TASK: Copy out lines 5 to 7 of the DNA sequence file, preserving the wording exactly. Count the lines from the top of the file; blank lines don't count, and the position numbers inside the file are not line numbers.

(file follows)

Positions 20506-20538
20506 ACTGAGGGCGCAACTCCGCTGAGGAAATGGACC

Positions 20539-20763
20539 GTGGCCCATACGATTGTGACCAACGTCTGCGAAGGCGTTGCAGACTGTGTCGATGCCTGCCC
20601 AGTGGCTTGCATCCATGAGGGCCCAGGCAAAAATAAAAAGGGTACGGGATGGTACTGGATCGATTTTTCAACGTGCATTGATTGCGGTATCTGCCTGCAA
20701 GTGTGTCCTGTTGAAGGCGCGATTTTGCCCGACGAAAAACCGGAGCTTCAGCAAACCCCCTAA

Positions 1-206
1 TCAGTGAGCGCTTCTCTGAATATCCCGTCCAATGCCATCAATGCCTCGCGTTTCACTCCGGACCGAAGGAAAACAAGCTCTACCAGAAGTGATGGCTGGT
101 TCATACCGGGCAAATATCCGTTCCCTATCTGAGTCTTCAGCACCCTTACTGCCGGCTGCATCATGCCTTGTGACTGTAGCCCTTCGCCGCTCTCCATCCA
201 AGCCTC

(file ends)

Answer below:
20601 AGTGGCTTGCATCCATGAGGGCCCAGGCAAAAATAAAAAGGGTACGGGATGGTACTGGATCGATTTTTCAACGTGCATTGATTGCGGTATCTGCCTGCAA
20701 GTGTGTCCTGTTGAAGGCGCGATTTTGCCCGACGAAAAACCGGAGCTTCAGCAAACCCCCTAA

Positions 1-206